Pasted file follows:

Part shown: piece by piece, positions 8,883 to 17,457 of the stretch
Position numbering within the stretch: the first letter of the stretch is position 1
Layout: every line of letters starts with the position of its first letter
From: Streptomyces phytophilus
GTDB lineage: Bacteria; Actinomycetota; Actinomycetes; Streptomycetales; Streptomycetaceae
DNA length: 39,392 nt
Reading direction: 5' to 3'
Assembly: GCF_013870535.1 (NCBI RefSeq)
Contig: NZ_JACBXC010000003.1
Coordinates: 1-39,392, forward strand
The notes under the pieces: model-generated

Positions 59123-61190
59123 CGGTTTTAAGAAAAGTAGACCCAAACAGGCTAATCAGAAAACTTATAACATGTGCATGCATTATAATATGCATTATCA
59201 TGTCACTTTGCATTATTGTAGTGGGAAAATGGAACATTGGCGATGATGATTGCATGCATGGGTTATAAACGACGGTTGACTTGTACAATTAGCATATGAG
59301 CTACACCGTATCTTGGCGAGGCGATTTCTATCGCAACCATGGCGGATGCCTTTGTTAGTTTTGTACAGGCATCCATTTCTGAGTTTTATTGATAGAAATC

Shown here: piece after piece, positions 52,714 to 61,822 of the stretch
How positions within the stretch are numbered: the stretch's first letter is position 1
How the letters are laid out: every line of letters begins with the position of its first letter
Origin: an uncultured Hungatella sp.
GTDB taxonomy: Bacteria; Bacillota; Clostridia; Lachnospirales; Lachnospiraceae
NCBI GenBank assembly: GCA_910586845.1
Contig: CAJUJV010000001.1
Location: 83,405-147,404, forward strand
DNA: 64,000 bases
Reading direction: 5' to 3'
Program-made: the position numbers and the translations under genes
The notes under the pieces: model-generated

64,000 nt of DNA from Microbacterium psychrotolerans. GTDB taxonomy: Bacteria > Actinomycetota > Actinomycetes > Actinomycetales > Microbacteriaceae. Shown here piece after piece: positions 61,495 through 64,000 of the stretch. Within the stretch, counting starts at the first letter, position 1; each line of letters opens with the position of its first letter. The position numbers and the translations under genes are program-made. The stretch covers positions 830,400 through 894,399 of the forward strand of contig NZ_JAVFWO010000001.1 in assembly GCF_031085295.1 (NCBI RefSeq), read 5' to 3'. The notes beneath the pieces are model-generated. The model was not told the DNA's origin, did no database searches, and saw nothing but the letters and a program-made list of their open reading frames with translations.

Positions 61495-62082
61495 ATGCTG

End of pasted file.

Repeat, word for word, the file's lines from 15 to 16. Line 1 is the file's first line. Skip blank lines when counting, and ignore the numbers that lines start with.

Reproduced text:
59301 CTACACCGTATCTTGGCGAGGCGATTTCTATCGCAACCATGGCGGATGCCTTTGTTAGTTTTGTACAGGCATCCATTTCTGAGTTTTATTGATAGAAATC

Shown here: piece after piece, positions 52,714 to 61,822 of the stretch